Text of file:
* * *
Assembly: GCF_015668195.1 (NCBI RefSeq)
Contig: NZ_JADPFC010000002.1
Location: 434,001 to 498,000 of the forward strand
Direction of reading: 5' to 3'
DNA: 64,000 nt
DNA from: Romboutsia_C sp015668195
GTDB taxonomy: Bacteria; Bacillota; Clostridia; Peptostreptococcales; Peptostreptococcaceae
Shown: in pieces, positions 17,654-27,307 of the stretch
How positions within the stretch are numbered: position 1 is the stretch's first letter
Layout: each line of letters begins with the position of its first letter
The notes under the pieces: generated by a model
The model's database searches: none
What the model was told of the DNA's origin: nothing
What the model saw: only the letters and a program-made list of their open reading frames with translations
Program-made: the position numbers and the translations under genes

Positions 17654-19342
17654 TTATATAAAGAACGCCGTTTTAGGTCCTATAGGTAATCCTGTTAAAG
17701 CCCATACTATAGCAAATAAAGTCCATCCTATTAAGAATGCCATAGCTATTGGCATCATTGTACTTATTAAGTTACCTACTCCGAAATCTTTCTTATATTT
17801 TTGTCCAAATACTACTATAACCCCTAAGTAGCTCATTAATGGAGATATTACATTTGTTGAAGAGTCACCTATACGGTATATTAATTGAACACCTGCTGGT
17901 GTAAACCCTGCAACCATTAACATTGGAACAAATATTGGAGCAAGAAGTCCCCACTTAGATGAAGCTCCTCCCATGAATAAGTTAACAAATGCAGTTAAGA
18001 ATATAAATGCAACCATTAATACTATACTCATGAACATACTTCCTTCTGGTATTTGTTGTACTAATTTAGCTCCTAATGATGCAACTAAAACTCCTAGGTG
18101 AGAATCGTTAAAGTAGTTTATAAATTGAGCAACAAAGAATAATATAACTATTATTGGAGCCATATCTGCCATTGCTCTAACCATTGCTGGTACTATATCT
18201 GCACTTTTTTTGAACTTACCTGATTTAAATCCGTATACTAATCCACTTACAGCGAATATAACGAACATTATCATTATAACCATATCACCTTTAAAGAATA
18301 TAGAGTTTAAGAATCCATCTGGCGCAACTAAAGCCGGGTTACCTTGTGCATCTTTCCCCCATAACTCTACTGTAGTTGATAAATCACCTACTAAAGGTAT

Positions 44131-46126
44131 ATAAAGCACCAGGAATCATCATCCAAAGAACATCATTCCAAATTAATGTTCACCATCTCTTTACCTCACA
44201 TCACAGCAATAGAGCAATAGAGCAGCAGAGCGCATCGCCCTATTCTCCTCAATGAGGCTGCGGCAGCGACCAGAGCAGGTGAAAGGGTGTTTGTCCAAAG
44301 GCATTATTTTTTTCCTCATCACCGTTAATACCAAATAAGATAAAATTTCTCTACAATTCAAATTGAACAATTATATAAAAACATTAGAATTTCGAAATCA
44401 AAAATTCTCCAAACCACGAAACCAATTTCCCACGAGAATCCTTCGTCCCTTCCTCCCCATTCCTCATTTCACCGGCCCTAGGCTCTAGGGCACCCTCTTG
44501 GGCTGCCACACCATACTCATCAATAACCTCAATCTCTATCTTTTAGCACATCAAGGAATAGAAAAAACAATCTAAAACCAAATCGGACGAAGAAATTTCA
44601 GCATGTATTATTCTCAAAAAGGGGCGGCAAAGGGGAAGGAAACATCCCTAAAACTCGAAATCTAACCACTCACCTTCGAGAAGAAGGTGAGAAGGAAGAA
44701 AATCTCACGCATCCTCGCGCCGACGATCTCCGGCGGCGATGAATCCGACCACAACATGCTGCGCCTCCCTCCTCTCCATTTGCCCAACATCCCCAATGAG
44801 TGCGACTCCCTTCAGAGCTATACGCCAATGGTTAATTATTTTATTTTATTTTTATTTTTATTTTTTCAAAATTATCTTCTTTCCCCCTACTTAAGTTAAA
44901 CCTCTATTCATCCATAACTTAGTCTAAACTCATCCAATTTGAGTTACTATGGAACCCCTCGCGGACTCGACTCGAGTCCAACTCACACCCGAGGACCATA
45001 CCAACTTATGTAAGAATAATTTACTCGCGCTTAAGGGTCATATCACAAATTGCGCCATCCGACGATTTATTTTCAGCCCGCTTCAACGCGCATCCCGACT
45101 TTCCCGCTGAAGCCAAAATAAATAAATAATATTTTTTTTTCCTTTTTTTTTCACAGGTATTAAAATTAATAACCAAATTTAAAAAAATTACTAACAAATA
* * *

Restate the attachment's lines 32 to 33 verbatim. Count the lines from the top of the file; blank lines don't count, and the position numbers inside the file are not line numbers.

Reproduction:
44701 AATCTCACGCATCCTCGCGCCGACGATCTCCGGCGGCGATGAATCCGACCACAACATGCTGCGCCTCCCTCCTCTCCATTTGCCCAACATCCCCAATGAG
44801 TGCGACTCCCTTCAGAGCTATACGCCAATGGTTAATTATTTTATTTTATTTTTATTTTTATTTTTTCAAAATTATCTTCTTTCCCCCTACTTAAGTTAAA